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BOC Calling for Longer-term Mortgages

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Stephen Poloz, Bank of Canada governor, asked for brainstorming ideas yesterday when he met before the Winnipeg Chamber of Commerce and the Canadian Credit Union Association. Poloz stated he's looking for improvements for a mortgage market where he noted little has changed over the past several years.

While the Governor stressed that the system is not broken, he said more can be done. He wants “a more flexible mortgage market that gives more choice to customers, lenders and investors, while making the market safer and more efficient.”

This comes at a time when Canada is experiencing three very different housing markets:

  • An oil-slump is slowing down housing in Saskatchewan and Alberta.
  • There’s been a sharp decline in home resales in Vancouver and Toronto.
  • Growth in other areas of Canada has remained steady.

“We Should Not Stop Looking for Improvements.”

Poloz stated it is “important to think about ways to innovate and make a good system better so that borrowers and lenders can make choices that better suit their circumstances.”

Suggested recommendations for improving Canada’s mortgage market include:

Encouraging longer mortgage loan terms that extend beyond five-years.

Poloz isn’t happy with the inflexibility in the Canadian housing market. He’s part of a debate that has ensued over tough mortgage rules introduced from 2016-2018 regarding changes to the stress test. It’s in place to ensure borrowers can withstand a two percentage point hike to their interest rates.

For 2018:

  • Only two percent of homes had fixed-rate loans greater than five years.
  • Almost half the loans are fixed-rate mortgages for five-year terms.
  • The balance use floating rates or shorter terms.

Longer terms would decrease the risk of higher interest rates. Policymakers would also benefit from the added stability with lower renewal amounts.

Creating a new market that includes private mortgage-backed securities.

Poloz said these would provide longer-term funding and wouldn’t be insured by CMHC. These would be carefully designed to avoid a repeat of the debacle that occurred over ten years ago with subprime mortgages.

Including different types of mortgage designs like shared equity mortgages for first-time homeowners.

Offering new mortgage designs was proposed by the federal government in their spring budget:

  • Interest-free loans through CMHC would help first-time buyers and those with lower incomes.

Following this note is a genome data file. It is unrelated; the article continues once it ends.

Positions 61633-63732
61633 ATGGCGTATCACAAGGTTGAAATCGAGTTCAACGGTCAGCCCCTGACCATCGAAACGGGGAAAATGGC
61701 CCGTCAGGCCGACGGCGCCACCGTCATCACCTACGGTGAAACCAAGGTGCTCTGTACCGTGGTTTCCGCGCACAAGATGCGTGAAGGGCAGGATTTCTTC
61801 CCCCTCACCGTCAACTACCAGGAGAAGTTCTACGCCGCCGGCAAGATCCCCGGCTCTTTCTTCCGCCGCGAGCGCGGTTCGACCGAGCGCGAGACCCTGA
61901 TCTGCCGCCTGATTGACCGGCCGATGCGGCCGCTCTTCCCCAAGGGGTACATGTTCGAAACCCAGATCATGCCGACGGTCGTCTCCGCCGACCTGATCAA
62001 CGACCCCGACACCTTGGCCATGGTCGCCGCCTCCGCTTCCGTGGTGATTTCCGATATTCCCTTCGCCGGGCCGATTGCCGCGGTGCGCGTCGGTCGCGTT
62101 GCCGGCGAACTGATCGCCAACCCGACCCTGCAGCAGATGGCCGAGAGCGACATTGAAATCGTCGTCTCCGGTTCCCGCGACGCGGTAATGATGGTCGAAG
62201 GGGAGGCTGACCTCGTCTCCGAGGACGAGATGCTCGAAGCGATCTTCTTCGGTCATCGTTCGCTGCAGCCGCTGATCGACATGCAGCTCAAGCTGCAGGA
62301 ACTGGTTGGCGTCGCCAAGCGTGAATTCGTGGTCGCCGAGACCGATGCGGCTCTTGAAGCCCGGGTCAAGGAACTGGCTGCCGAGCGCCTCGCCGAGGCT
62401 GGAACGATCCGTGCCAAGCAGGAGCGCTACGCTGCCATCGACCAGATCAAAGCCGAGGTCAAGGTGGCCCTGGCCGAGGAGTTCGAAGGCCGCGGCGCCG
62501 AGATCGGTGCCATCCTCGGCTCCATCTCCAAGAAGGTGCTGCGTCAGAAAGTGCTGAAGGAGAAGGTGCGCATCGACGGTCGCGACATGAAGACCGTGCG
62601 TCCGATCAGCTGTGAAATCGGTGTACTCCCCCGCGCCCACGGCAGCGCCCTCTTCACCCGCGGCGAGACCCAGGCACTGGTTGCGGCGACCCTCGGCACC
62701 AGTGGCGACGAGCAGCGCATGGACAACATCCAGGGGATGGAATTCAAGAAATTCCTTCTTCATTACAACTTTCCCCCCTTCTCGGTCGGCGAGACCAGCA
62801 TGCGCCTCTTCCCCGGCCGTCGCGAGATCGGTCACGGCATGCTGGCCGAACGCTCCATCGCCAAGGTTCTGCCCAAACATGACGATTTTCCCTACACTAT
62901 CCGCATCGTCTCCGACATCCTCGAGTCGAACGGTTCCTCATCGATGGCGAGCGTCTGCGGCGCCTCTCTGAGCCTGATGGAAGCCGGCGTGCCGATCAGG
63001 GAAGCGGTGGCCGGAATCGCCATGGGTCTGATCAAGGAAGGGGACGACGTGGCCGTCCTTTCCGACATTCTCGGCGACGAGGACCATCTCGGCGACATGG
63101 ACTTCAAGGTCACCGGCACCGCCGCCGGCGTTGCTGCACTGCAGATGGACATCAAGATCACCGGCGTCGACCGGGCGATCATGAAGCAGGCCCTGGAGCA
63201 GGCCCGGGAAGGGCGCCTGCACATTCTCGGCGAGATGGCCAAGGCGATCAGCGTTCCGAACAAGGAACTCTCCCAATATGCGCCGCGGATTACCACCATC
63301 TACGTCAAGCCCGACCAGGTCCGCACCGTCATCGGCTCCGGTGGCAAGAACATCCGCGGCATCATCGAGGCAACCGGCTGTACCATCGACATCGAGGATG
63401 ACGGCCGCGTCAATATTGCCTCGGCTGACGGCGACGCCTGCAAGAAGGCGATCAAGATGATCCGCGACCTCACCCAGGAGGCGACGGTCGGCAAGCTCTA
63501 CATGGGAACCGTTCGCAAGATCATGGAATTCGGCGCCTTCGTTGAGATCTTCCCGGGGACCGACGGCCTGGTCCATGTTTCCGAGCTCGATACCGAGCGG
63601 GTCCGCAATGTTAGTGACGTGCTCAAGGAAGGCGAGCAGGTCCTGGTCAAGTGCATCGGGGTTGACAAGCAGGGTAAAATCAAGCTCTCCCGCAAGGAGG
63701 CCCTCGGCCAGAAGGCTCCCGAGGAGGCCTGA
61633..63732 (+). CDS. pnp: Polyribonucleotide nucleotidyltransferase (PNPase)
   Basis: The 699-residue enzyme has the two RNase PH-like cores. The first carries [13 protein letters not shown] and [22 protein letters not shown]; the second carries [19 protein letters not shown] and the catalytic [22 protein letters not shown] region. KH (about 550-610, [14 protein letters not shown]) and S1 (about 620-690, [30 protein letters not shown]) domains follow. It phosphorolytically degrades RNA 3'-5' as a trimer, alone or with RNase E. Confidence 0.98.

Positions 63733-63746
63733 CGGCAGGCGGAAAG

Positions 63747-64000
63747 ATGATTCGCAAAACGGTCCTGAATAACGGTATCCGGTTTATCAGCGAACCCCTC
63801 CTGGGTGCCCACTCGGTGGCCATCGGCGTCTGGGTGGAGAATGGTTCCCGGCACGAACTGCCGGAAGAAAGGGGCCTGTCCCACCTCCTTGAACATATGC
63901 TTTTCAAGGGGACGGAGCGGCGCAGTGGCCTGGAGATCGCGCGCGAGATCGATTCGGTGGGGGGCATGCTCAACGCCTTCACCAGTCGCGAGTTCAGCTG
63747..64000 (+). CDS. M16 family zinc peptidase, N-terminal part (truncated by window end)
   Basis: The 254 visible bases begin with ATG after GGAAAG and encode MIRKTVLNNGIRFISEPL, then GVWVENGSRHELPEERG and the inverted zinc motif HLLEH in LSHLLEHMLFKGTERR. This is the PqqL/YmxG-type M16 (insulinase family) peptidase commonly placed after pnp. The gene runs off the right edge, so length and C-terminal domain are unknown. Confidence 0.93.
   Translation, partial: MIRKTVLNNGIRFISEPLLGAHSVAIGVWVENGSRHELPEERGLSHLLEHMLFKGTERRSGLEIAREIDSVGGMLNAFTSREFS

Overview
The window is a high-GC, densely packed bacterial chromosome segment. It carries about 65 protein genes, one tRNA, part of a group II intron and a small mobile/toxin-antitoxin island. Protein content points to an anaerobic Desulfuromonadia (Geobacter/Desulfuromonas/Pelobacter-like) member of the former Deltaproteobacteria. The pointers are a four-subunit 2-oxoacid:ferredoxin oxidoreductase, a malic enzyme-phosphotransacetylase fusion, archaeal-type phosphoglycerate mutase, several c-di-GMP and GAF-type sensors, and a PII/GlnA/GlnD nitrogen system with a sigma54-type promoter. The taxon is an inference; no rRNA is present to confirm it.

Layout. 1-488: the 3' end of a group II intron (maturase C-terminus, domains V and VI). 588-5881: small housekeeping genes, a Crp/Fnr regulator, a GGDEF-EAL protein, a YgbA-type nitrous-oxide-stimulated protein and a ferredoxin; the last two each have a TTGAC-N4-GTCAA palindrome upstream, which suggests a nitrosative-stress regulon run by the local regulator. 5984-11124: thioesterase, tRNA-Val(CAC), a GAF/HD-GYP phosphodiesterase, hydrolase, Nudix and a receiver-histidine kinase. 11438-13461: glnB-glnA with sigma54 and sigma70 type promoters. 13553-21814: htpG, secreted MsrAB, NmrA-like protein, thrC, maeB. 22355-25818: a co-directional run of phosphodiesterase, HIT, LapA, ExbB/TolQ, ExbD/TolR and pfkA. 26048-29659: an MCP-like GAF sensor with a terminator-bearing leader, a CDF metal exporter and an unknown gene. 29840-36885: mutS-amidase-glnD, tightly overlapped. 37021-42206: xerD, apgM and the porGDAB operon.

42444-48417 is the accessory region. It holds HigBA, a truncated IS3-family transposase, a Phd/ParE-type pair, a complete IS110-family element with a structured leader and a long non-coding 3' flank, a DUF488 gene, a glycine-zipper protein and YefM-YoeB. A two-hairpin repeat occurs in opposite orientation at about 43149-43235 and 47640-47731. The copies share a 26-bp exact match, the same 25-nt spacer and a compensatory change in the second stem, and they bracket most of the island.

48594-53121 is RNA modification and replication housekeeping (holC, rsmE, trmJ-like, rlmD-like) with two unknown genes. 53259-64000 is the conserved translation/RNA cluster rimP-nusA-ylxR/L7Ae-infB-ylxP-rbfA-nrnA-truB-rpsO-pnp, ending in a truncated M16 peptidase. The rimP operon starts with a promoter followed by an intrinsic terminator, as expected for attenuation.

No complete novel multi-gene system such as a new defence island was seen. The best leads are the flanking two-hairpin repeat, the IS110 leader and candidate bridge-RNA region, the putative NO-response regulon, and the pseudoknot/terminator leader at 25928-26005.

• The shared equity mortgage program through CMHC will draw over 100,000 buyers in the next three years.
  • The Incentive would lower mortgage payments for Canadian families. For example, a $400,000 mortgage with five percent down and ten percent CMHC shared equity ($40,000), reduces the loan. The mortgage amount will be $340,000, not $380,000 and lowering the monthly mortgage payment by about $228 every month.
  • The First Time Home Buyer Incentive will be available for those with incomes under $120,000.
  • The withdrawal limits for the Home Buyers' Plan on RRSPs would go from $25,000 to $35,000.
  • CMHC will offer ten percent shared equity mortgage for new homes and five percent shared equity mortgage on their existing homes.

New mortgage products would also give an added boost in the housing market. More homes would be eligible for aid from CMHC. And, with mortgage risks shared between lenders and borrowers, the financial system would be safer despite CMHC’s equity stake.

The Need for Longer Terms, But Some Concerns

The concern is buyers have to pay more for a longer term. Interest rates for 10-year mortgages at a fixed rate can range from 0.4-percent to a full point higher than five-year loans. And, a 25-year mortgage loan can add on five additional points.

Some argue that longer-term loans won’t help borrowers pass the stress test and they’ll have a higher interest rate. But Poloz noted, “There are many other possible variations on mortgage design.” Mortgage designs that include 30-year loans can drive demand up by five percent. A concern though for borrowers is longer terms present more risk if interest rates then subsequently drop.

In the U.S., buyers have longer mortgage terms but they pay more for mortgages across the board. When rates drop in the U.S., borrowers are encouraged to refinance to lock in lower rates. But, borrowers have to be prepared for the added expense of refinancing and closing a second time. Borrowers are also encouraged to compare mortgage rates to confirm they are finding the best rate for their loan.

Stagnation in Toronto and Vancouver markets were caused by tight mortgage rules as noted in April’s BOC report. But Poloz finds housing to be healthy in other parts of the country. And, Toronto is starting to see resales on homes increasing again. And, there's more hope for the housing market.

A Few Predictions Later This Year

Poloz anticipates the housing sector will show added growth later in the year. This will come as market stabilization occurs in Toronto and Vancouver. He also sees buyers searching for less expensive homes and working to secure larger down payments. While job creations and population growth have been strong in those cities.

Poloz expressed that lower interest rates keep housing attractive. But, it was the stringent guidelines for mortgages that led to the interest-rate stress tests. They improved loan quality and slowed the increase in housing in Toronto and Vancouver.

"All those conditions give you confidence that it's a matter of adjustment and, after that, a return to normal growth," he stated. More details will be offered in a proposal later in the year.